Test your knowledge on some of the oldest ingredients used in fermentation in this week’s Tuesday Beer Trivia quiz.
People have been figuring out ways to ferment plants, fruits, and vegetables native to their geographical areas for thousands of years. Test your knowledge on some of the oldest methods in this week’s trivia.
After you take the Beer Trivia quiz below, scroll down to the “Beer Trivia Answer Explanations” section to learn more about unusual ingredients.
Beer Trivia Answer Explanations
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The following explanations were taken from Pallet magazine.
In the wild, rats and parakeets pick up the seeds and disperse them from the mother plant. But if there are people around—particularly the Pehuenche people, who inhabit the tree’s native region in the Andes—the seeds were collected to make a ceremonial alcoholic drink called mundai. To make it, the seeds are boiled and allowed to ferment naturally for a few days. To speed up fermentation, they can be chewed up and spit back into the mixture, which adds enzymes to break down the starches.
After stomping the ripe bananas, Ugandans would filter the juice through grass and leave it to ferment in a gourd, to which sorghum flour may be added. After a couple of days, the sweet and sour banana beer is ready to drink. It can be bottled and stored for two to three days at most due to the volatile nature of the bananas. While Ugandan beer is usually a homemade affair, brewers like Wells & Young Brewing Company in the UK make their own commercial version of the banana beer.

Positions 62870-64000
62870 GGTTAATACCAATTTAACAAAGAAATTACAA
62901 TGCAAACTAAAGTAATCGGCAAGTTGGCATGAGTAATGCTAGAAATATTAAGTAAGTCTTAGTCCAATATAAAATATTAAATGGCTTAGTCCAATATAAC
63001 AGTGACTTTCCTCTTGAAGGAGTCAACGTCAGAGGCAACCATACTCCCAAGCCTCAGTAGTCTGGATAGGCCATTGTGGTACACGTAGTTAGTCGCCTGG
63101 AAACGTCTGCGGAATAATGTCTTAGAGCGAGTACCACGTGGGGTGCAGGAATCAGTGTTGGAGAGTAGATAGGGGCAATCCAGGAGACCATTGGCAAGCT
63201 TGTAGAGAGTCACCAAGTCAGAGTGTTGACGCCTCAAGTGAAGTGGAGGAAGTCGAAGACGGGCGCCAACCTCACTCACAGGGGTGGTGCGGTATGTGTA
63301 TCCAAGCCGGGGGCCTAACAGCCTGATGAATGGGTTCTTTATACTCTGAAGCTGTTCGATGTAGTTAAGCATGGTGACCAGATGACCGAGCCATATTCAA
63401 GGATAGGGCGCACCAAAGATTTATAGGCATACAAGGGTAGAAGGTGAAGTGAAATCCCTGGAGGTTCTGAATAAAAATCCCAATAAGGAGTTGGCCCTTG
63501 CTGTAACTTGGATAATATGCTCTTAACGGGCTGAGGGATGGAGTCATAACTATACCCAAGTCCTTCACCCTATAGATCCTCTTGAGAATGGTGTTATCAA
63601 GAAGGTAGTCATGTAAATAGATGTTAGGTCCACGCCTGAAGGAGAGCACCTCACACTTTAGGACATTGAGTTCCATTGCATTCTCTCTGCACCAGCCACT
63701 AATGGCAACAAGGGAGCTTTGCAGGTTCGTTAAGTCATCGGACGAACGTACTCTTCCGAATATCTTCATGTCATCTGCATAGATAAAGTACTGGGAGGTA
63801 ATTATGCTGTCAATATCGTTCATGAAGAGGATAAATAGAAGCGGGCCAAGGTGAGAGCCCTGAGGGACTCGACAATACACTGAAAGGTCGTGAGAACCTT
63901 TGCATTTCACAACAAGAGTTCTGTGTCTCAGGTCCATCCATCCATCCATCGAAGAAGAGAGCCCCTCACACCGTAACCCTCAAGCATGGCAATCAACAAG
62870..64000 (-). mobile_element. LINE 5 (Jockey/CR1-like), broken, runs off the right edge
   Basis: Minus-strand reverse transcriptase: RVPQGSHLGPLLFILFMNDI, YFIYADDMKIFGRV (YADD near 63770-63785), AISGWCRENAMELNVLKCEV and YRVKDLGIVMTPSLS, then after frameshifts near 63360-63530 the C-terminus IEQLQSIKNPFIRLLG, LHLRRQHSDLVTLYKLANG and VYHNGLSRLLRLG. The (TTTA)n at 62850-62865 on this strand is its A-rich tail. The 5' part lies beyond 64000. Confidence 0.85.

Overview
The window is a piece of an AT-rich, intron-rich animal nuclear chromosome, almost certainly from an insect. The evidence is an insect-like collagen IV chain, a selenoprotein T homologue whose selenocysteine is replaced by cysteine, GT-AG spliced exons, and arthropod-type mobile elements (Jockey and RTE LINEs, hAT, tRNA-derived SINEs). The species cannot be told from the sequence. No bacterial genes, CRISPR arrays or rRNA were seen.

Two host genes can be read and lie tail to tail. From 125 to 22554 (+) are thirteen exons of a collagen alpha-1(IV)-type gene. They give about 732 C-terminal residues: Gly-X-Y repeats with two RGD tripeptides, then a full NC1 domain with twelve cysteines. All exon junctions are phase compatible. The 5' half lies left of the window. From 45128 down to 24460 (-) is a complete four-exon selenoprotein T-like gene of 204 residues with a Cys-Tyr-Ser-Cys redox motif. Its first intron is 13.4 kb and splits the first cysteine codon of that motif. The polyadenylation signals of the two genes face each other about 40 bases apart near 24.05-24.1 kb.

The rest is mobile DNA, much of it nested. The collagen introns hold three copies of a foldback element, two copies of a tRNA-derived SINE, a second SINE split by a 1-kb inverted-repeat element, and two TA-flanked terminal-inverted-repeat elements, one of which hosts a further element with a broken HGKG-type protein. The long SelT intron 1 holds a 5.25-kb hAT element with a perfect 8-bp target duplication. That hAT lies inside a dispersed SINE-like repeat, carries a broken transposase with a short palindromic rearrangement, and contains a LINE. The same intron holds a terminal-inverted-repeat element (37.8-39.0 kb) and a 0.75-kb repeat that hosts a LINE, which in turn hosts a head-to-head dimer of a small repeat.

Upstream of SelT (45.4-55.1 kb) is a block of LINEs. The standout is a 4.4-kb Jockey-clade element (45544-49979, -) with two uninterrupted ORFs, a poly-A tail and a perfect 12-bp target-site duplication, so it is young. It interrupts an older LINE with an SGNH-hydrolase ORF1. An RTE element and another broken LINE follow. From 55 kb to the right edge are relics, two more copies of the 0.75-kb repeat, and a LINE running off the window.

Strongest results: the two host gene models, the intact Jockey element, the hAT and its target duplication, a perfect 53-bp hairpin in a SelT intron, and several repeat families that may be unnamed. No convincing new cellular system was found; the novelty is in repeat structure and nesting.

Also called “wine bamboo,” this fast growing member of the grass family is used for fencing, basketry, tools, erosion control, and booze. In Tanzania, the young shoots are bashed twice a week so that sap can flow. It ferments naturally in a matter of hours. Women of Tanzania sell ulanzi in their villages by the liter during rainy season, the only time during which the bamboo is harvested.
Sweet potatoes. One of the earliest alcoholic beverages made with sweet potatoes was “mobbie” (or “small beer”) made in Barbados as early as 1652. The best known sweet potato spirit is the Japanese shochu , a distilled beverage of up to 35% alcohol that can be made from sweet potatoes, rice, buckwheat, and other ingredients.
The strawberry tree is a type of madrone, one of the 14 species found throughout Europe and North America. Most madrones are small, beautiful trees with glossy, narrow leaves and reddish, peeling bark. None of them produce particularly tasty fruit even though they are related to the huckleberry, blueberry, and cranberry.